As can be appreciated, the structure of the present invention provides a simple yet reliable system for closing the vapor flow line VP when the gas nozzle is not in use.

Variations within the scope of the appended claims may be apparent to those skilled in the art. The foregoing disclosure is therefore intended to be illustrative and is not meant to be limiting.

Patent Citations
Cited PatentFiling datePublication dateApplicantTitle
US4133355 *Dec 2, 1977Jan 9, 1979Texaco Inc.Sealable dispensing nozzle with automatic shut-off
US4142562 *Mar 14, 1977Mar 6, 1979Dover CorporationAutomatic shut-off nozzle having unique valve
US4429725 *Dec 30, 1981Feb 7, 1984Standard Oil Company (Indiana)Dispensing nozzle for vacuum assist vapor recovery system
US5273087 *Mar 12, 1991Dec 28, 1993Amoco CorporationVapor recovery nozzle with flow indicators
US5327944 *Sep 16, 1992Jul 12, 1994Healy Systems, Inc.Apparatus for controlling fuel vapor flow
Referenced by
Citing PatentFiling datePublication dateApplicantTitle
US5782275 *May 17, 1996Jul 21, 1998Gilbarco Inc.Onboard vapor recovery detection
US5992395 *Feb 11, 1998Nov 30, 1999Gilbarco IncOnboard vapor recovery detection using pressure sensing means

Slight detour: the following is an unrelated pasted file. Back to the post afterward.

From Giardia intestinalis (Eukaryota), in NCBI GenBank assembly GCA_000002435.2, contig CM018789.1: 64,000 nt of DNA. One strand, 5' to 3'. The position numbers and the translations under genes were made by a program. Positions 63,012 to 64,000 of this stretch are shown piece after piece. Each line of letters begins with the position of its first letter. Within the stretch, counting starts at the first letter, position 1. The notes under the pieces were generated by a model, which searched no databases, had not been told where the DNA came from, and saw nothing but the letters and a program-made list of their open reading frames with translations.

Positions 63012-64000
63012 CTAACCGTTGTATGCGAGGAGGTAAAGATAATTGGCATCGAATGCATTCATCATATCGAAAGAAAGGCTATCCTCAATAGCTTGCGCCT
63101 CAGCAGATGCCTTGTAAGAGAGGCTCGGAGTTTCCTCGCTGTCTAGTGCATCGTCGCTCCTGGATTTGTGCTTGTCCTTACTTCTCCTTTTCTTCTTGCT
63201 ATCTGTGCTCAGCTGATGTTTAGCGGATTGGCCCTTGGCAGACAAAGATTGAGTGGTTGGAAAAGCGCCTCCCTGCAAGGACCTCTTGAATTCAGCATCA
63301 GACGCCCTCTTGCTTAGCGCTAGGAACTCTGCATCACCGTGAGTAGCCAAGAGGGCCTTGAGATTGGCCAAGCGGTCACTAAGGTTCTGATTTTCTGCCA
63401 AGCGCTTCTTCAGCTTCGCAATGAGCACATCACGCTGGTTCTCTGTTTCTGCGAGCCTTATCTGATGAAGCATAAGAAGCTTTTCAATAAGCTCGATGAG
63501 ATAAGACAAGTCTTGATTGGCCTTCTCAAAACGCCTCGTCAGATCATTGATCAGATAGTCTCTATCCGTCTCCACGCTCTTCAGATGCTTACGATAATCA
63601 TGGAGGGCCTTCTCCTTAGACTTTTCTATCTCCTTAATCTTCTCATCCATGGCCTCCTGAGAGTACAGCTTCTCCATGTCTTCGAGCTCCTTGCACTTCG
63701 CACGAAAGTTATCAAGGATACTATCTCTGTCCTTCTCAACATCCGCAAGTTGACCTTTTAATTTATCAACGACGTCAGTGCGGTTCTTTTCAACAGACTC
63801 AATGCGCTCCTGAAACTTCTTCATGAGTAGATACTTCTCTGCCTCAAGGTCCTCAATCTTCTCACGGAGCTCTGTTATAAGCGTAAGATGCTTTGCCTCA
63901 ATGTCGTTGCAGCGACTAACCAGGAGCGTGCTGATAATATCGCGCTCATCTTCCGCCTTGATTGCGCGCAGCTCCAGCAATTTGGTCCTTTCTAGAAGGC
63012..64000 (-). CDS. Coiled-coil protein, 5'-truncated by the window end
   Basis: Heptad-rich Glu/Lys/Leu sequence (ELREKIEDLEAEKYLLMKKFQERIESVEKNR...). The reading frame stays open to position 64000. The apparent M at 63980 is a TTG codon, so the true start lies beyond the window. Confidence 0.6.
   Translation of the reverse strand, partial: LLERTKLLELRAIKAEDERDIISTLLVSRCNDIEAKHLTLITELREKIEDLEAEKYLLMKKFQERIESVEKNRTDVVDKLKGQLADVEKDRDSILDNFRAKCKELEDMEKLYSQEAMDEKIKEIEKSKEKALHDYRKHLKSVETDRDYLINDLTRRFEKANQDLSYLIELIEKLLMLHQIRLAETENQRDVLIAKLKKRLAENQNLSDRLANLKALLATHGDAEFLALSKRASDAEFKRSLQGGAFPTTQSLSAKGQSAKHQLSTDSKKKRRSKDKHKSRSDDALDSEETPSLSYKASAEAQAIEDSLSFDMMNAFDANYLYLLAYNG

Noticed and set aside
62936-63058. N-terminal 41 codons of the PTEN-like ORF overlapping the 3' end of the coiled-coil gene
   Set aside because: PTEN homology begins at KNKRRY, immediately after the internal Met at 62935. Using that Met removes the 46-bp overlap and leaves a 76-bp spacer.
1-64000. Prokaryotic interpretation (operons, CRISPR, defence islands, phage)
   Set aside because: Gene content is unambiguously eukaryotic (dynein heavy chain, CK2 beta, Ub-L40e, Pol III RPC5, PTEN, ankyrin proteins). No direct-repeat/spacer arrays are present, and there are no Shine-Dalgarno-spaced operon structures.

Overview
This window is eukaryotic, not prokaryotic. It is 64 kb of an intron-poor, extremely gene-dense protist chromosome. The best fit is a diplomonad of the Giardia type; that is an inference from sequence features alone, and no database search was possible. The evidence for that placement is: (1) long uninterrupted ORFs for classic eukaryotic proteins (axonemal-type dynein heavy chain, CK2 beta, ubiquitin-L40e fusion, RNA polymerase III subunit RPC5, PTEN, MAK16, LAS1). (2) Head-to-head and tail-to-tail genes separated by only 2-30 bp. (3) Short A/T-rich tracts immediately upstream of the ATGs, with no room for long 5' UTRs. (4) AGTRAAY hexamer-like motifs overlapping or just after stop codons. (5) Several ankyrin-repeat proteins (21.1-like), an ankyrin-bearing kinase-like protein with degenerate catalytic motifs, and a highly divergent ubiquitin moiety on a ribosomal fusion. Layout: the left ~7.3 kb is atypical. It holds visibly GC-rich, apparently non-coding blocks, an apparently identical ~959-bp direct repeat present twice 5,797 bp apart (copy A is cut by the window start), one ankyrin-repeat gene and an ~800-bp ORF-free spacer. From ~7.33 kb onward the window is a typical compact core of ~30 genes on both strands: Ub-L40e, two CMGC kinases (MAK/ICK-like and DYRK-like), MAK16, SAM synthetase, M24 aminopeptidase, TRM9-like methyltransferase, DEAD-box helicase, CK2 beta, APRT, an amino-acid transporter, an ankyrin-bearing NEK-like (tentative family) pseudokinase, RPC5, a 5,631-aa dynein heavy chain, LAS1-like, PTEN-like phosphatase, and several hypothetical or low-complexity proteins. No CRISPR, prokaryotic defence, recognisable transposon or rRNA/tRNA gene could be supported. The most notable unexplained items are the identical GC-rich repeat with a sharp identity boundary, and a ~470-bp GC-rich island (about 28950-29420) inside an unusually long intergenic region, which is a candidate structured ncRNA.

US6026866 *Aug 11, 1997Feb 22, 2000Gilbarco Inc.Onboard vapor recovery detection nozzle
US6044873 *Jan 8, 1999Apr 4, 2000Zane A. MillerOnboard refueling vapor recovery detector
US6095204 *Oct 14, 1997Aug 1, 2000Healy Systems, Inc.Vapor recovery system accommodating ORVR vehicles
US6102085 *Nov 9, 1998Aug 15, 2000Marconi Commerce Systems, Inc.Hydrocarbon vapor sensing
US6223789Jun 24, 1999May 1, 2001Tokheim CorporationRegulation of vapor pump valve
US6394139Jul 27, 2000May 28, 2002Husky CorporationElliptical expansion plug for universal nozzle casting
US6397903Sep 25, 2000Jun 4, 2002Krosky CorporationPressure monitoring device for vapor recovery for fuel dispensing system
US6866299Aug 19, 2003Mar 15, 2005Husky Corporation, A Missouri CorporationSlurpie hose connection